Psaki issues subtle warning of government action against Musk plan to restore free speech on Twitter

Throughout the ongoing saga of tech billionaire Elon Musk’s efforts to purchase Twitter, the ideological left’s outraged reaction to Musk’s adamant insistence on combatting censorship and protecting free speech has been incredibly revealing.

That reaction was distilled Monday by White House press secretary Jen Psaki as she uttered some not so subtle warnings about the possibility of President Joe Biden’s administration being in opposition to Musk’s plans for the social media platform, National Review reported.

Musk buys Twitter to ensure the protection of free speech

Psaki’s grave warnings about the power and influence of social media came after it was announced Monday that the Twitter Board had unanimously agreed to accept Musk’s offer of $54.20 per share, or about $44 billion total, to buy out the company and make it wholly privately owned.

“Free speech is the bedrock of a functioning democracy, and Twitter is the digital town square where matters vital to the future of humanity are debated,” Musk said in the press release. “I also want to make Twitter better than ever by enhancing the product with new features, making the algorithms open source to increase trust, defeating the spam bots, and authenticating all humans. Twitter has tremendous potential — I look forward to working with the company and the community of users to unlock it.”

That echoed what Musk had said a little more than a week earlier in his Securities and Exchange Commission filing announcing his bid to buy Twitter.

“I invested in Twitter as I believe in its potential to be the platform for free speech around the globe, and I believe free speech is a societal imperative for a functioning democracy,” Musk wrote. “However, since making my investment I now realize the company will neither thrive nor serve this societal imperative in its current form. Twitter needs to be transformed as a private company.”

Psaki signals WH’s opposition to free speech on social media

During Monday’s press briefing, asked to address the news of the day about Musk and Twitter, Psaki declined to address the matter specifically but instead said, “No matter who owns or runs Twitter, the President has long been concerned about the power of large social media platforms, what they ha- — the power they have over our everyday lives; has long argued that tech platforms must be held accountable for the harms they cause.”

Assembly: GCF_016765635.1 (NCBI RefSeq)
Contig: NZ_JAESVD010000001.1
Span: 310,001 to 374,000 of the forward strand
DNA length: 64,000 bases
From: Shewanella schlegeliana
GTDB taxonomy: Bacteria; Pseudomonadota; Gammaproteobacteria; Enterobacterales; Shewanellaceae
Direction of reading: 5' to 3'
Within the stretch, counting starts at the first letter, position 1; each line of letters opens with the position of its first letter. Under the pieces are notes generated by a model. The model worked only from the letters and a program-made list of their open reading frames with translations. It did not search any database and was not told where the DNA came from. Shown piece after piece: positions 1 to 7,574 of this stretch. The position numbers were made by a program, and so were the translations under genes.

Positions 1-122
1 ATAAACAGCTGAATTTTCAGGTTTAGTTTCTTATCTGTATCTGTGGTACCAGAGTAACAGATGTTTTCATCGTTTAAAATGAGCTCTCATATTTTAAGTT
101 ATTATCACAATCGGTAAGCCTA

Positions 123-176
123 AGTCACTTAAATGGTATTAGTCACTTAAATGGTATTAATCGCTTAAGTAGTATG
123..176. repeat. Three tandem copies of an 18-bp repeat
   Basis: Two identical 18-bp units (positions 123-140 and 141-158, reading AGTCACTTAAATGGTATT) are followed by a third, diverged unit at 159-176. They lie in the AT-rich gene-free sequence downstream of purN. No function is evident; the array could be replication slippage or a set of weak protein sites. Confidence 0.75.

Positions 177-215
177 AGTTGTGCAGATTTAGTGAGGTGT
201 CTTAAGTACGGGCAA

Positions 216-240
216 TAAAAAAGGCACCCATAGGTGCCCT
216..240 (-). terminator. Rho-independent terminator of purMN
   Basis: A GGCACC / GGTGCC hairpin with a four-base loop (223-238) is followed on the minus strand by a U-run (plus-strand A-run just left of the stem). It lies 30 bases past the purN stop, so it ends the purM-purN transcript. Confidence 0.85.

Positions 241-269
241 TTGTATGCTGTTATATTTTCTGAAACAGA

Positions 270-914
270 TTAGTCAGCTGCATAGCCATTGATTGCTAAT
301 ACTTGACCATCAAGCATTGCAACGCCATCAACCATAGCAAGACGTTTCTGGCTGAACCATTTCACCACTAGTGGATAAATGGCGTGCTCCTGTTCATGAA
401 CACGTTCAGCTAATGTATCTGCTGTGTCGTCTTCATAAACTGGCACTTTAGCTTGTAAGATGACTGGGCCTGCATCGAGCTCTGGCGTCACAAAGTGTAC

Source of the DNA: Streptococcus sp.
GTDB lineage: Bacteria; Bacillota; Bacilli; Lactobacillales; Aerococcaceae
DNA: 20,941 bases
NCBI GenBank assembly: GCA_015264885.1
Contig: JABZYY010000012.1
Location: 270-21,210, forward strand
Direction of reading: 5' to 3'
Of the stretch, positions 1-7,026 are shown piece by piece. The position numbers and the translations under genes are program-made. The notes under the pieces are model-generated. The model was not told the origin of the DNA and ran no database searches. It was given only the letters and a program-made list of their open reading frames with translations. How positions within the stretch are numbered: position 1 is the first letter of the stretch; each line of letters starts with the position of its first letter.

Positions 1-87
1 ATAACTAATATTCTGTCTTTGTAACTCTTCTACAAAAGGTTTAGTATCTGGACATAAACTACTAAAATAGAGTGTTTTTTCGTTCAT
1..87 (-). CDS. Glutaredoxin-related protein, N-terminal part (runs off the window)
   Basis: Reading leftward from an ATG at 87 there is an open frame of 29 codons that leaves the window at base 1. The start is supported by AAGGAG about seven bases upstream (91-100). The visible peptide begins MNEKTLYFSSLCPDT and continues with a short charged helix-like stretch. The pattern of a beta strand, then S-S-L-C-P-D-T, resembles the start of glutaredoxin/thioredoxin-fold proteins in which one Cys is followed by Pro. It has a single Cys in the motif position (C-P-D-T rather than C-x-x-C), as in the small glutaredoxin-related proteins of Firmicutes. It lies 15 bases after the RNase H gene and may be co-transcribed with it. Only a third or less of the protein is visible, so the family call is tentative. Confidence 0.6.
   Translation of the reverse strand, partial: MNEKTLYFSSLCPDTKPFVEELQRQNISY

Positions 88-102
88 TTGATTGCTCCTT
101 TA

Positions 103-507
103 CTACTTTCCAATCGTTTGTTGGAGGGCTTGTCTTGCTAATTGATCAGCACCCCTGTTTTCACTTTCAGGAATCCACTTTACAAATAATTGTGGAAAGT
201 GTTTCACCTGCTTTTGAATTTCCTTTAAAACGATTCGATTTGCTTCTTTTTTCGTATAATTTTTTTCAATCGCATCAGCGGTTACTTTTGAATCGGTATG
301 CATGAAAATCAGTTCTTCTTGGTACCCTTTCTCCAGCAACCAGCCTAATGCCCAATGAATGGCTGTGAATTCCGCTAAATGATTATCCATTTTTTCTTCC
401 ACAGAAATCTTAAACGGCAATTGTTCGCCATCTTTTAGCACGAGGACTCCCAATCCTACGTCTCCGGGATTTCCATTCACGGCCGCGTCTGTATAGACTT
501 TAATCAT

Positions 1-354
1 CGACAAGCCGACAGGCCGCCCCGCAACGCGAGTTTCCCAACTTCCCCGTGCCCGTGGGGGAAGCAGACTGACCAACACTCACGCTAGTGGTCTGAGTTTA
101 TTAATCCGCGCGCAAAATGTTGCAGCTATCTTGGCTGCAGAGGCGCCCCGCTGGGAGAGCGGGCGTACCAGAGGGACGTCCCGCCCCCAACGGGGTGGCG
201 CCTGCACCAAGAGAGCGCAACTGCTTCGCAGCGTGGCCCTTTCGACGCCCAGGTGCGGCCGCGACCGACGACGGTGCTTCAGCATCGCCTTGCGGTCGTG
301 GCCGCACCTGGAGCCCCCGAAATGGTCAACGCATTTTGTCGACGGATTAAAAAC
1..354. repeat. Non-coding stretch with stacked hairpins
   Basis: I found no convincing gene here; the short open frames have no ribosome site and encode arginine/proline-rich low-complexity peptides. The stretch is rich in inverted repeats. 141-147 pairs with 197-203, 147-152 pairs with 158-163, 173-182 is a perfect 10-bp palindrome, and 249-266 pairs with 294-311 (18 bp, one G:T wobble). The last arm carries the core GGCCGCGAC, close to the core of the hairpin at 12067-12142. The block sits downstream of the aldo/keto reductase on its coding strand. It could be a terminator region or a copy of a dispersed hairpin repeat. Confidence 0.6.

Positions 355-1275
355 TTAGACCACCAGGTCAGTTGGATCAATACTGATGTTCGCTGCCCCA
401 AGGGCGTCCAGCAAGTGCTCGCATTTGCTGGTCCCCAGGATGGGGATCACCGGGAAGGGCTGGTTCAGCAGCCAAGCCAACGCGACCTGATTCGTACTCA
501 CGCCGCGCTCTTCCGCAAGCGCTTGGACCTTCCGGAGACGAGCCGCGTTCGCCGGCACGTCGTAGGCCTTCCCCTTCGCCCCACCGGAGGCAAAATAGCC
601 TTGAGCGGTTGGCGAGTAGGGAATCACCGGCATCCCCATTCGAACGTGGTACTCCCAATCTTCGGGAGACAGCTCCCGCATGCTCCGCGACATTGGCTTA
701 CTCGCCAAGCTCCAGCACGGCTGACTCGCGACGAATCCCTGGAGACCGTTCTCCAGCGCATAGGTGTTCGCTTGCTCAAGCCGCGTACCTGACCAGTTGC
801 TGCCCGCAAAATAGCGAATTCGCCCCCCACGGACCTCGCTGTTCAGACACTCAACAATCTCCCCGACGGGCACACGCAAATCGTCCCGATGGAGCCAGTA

“He has been a strong supporter of fundamental reforms to achieve that goal, including reforms to Section 230, enacting antitrust reforms, requiring more transparency, and more. And he’s encouraged that there’s bipartisan interest in Congress,” she added. “In terms of what hypothetical policies might happen, I’m just not going to speak to that at this point in time.”

Psaki was asked again later if there were concerns about the “concentration of power” in one billionaire and the possibility of “election misinformation, disinformation, health falsehoods” being spread on social media.

“I would say that our concerns are not new,” Psaki reiterated. “We’ve long talked about and the President has long talked about his concerns about the power of social media platforms, including Twitter and others, to spread misinformation, disinformation; the need for these platforms to be held accountable.”

Finally, near the end of the briefing, the press secretary was asked if the administration planned to work with Twitter or other platforms to “combat” alleged misinformation — in other words, censorship — and Psaki admitted, “Well, I think we engage regularly with all social media platforms about steps that can be taken that has continued, and I’m sure it will continue.”

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